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    Mentalizing and Mentalization Based Treatment (MBT) Seminars: Seminar 2

    Exploring our own perspectives as well as those of other people, leading to more successful interactions and social relationships.


    About this Seminar Series

    If we are mentalizing successfully, we are able to understand what is going on in our own minds and in the minds of other people, and realise how this is affecting the emotions, thoughts, and actions of ourselves and others. This understanding of our own perspectives as well as those of other people leads to more successful interactions and social relationships.

    Join us on this series to equip you with further knowledge, understanding and continue your development in mentalizing. Each half day seminar will encompass two topics accompanied by group discussion. We will invite participants to take part in small group work and encourage active participation.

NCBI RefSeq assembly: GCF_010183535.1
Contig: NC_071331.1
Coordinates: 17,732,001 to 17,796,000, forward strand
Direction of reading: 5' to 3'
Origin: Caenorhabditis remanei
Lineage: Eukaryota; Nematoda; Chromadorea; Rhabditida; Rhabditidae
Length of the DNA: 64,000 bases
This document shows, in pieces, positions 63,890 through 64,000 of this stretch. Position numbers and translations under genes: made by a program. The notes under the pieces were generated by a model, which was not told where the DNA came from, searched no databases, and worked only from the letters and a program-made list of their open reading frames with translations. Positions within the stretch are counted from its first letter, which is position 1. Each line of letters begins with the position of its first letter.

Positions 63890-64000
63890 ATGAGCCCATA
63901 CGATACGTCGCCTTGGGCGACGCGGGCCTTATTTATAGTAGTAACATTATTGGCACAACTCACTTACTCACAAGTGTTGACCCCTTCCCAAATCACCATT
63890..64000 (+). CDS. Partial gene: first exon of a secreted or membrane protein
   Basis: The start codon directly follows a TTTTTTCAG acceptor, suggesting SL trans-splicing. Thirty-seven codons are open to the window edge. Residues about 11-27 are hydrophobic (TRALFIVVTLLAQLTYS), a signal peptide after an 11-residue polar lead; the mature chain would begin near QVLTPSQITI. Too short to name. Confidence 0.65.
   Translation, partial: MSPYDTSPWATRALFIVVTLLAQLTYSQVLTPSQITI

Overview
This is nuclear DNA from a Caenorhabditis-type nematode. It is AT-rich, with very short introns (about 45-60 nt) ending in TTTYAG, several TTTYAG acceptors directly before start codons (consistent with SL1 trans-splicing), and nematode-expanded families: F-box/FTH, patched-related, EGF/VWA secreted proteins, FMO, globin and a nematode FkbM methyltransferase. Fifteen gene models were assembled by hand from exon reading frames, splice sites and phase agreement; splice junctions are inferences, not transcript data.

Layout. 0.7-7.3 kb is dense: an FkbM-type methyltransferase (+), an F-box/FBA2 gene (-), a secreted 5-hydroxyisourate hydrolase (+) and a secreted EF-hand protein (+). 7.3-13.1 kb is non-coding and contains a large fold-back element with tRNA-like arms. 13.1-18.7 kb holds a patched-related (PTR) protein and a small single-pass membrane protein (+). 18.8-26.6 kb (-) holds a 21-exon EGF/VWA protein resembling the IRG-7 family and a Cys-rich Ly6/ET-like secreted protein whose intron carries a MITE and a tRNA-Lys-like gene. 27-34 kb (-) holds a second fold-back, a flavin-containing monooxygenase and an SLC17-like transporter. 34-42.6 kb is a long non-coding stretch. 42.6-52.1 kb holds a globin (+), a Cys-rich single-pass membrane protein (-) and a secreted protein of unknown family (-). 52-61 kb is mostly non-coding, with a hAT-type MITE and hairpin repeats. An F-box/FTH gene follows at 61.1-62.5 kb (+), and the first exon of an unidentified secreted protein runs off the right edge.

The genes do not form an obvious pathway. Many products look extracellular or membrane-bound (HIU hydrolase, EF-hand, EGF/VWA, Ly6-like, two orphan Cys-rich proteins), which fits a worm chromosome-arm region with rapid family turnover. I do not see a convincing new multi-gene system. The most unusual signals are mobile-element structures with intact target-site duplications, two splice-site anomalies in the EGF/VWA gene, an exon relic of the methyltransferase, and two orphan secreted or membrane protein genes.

About this Seminar

    Timetable for the Seminar on 11th December:

    14:00 Chloe Campbell - Epistemic Trust - myth or reality

    15:45 Break

    16:15 Bob Drozek and Brandon Unruh - Mentalizing and pathological narcissism

    18.00 End

    Professors Bob Drozek and Brandon Unruh will review how to utilize the principles of MBT when treating patients with pathological narcissism (PN). While there are no evidence-based therapies for PN, research suggests that people with PN exhibit significant impairments in mentalization, and that MBT is more effective than generalist treatment for patients with symptoms of several personality disorders, including people with both BPD and NPD. Distilling the principles outlined in the presenters’ recent treatment manual, this course reviews the specific adaptations of MBT that are most relevant in order to address patients' challenges regulating self-esteem. 

    Key adaptations include the domain-based theory of mentalization; an expanded repertoire of affect regulation strategies; techniques to promote patients' agency; a prioritization of techniques to address pretend mode; and strategies to target teleological self-esteem. Taken together, these techniques simultaneously address patients’ core problems in their sense of self, as well as their ability to “read” and empathize with other people’s needs and rights.